SANTA CLARA — Jim Harbaugh took a window seat alongside his players for San Francisco’s cross-country charter flight home from Philadelphia. Cornerback Carlos Rogers had never seen anything like it: an NFL coach in coach.
Harbaugh gave up his first-class spot to center Jonathan Goodwin.
“He’s a blue-collar guy, blue-collar coach,” Rogers said Monday. “It was so funny, when we were flying back on the plane, he’s back there with us. He gave up his first-class seat to come back with the players and sit in the coach seats with us. He even had someone beside him, someone he was watching video with. When do you see a coach want to give up their first-class seat and come back there and sit with the players throughout a five-hour flight?”
This is Harbaugh’s way. The former NFL quarterback believes in being one of the guys in order to truly gauge the pulse of his team, and the 49ers have certainly bought into his unorthodox, all-hands-on approach.
“I don’t feel comfortable up in first class. I’m a coach guy,” Harbaugh said. “I watch the tape on the laptop, walk around, talk to the fellas. Watched a little bit of a movie. It was a long trip.”
It’s working well so far in Harbaugh’s first year.
Despite some noticeable flaws, San Francisco is a surprising 3-1 and atop the NFC West, fresh off a stunning 24-23 comeback win over the Eagles that moved the 49ers to 2-0 on the road — Harbaugh’s most significant victory yet in his team’s biggest test thus far.
Strangely enough, the win Sunday came by the same score as Harbaugh’s 2007 Stanford victory at USC that went a long way in turning around the Cardinal program. His Stanford squad traveled to Los Angeles in his first season as 41-point underdogs only to shock the second-ranked Trojans and end their 35-game home winning streak.
And these 49ers are oh so close to being unbeaten at this stage. They blew a late lead in a 27-24 overtime loss to the Cowboys at home Sept. 18.
Can they keep this up? The 2009 team also began 3-1 only to lose the next four and five of six on the way to an 8-8 finish.
“I told them the other day they’re good, and the longer it takes them to figure that out the better off we’ll all be, because when people start thinking they’ve arrived that’s when they stop working and doing the things that got them there,” Harbaugh said. “We’ll keep pretending we have a long way to go, and we do. We don’t have to pretend.”
Next up is a talented Tampa Bay team that will come West in a short week after playing at home Monday night against the Colts.
After Sunday’s thriller against the Eagles, Harbaugh brought out an old familiar chant: “Who’s got it better than us?” he hollered through the celebratory locker room.
“Nobody!” his players screamed.
For Harbaugh, this is just another way he tries to relate to the men he leads and challenges every day.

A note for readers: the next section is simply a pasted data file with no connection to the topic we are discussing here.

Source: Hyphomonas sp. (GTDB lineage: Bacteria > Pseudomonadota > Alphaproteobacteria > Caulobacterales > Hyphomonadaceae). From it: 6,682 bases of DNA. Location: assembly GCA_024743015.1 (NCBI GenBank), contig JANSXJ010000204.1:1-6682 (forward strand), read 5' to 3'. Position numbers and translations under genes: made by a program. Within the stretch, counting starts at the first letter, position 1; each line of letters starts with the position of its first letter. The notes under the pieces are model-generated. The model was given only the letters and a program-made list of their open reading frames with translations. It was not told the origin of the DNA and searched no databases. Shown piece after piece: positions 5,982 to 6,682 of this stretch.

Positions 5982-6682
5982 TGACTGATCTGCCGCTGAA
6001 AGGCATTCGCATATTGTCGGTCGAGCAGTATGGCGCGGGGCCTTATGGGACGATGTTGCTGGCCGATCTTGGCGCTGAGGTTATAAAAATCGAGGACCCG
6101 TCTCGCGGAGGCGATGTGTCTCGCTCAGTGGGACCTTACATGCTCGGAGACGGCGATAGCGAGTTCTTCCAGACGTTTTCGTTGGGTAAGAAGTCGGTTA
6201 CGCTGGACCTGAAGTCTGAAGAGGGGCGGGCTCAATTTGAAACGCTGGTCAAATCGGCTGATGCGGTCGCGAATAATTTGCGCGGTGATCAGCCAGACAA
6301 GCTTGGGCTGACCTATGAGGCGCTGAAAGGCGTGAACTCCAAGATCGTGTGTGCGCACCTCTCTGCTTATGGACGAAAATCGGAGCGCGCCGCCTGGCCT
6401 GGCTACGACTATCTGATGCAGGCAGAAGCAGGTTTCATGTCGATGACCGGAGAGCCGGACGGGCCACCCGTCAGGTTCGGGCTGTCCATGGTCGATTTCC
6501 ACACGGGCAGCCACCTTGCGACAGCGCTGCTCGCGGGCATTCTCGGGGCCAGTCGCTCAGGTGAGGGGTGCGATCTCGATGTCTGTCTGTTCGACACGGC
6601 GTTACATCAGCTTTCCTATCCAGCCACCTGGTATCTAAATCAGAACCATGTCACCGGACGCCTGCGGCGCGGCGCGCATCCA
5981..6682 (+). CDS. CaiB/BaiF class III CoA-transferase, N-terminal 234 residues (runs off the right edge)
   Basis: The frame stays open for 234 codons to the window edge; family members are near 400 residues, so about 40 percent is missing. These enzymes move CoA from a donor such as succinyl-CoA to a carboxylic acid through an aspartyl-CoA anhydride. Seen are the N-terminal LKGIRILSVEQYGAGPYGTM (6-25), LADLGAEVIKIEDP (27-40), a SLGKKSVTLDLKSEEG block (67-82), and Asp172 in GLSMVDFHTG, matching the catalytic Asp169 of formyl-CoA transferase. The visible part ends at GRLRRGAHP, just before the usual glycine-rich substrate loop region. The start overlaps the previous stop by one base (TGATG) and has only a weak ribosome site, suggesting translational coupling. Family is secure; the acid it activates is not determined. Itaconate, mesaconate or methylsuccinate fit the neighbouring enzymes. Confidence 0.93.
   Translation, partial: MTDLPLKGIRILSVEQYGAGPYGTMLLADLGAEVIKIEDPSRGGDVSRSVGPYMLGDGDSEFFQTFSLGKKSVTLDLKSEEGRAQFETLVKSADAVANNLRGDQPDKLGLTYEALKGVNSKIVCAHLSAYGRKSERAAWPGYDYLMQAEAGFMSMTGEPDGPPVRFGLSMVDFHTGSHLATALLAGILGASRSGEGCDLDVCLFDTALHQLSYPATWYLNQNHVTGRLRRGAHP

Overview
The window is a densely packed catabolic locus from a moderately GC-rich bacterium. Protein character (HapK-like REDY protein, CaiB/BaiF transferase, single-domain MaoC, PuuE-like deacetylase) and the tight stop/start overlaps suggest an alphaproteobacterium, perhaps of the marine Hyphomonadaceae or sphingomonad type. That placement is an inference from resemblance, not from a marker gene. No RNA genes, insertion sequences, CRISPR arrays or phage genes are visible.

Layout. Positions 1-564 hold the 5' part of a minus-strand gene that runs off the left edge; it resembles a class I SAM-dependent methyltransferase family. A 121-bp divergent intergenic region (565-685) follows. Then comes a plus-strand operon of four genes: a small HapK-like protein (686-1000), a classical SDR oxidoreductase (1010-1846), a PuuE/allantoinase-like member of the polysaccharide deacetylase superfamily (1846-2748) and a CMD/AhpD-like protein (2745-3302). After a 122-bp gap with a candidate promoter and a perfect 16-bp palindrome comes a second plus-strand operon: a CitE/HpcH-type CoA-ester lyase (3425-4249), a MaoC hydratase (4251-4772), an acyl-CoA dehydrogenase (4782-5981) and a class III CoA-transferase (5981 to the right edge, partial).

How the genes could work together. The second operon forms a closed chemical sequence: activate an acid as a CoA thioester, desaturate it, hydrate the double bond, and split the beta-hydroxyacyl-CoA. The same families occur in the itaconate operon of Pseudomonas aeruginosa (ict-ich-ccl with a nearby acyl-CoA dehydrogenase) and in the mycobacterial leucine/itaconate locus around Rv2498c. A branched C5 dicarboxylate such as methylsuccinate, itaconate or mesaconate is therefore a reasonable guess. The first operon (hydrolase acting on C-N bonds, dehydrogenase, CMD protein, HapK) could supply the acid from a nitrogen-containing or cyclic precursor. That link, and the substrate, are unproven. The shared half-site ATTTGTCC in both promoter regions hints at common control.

Sometimes, he will share stories of his modest early upbringing in a two-bedroom house in Iowa City, Iowa, where he shared a room with his big brother, Baltimore Ravens coach John. Harbaugh went back to that house during his scouting days.
“There was just a little saying around the house my dad would always use: ‘Who’s got it better than us?’ We’d all respond, ‘Nobody,’ ” Harbaugh recalled. “We could be driving in the car, just whatever we were doing, he’d say it and we’d respond ‘nobody,’ and we really thought that. We didn’t think there was anybody who could possibly have it better than us. As you get older, you realize people do have it better than you do.”
Still, the message has resonated with a group that embraced the high-profile hiring of Harbaugh — even down to the motivational posters he has hanging around team headquarters — and didn’t complain when he had them stay in Ohio for practice last week as a way to keep their body clocks adjusted to East Coast time.
“I think we’ve changed. We’re a different team,” running back Frank Gore said. “We always knew we had talent in this locker room. Having our coaching staff, that’s a really big part of this organization. They’re doing a great job. We’re just following, believing, and great things are happening. ... As long as we just keep following our leader and keep believing in our leader, we’ll be fine.”
While it’s been far from spectacular through four games, Harbaugh is all about the “process” of building something special.
“I don’t know if the feeling’s any different. It was definitely a step for us, though, for sure. I think actually doing it,” quarterback Alex Smith said. “I think this team has had a great attitude and something about it. And then, to actually do it, though. I’ve been part of games where you get down and then you get close but never actually finish it off like that. Especially against a team of that caliber, a good football team that was at home, in a must-win situation, to pull it out was a big step.”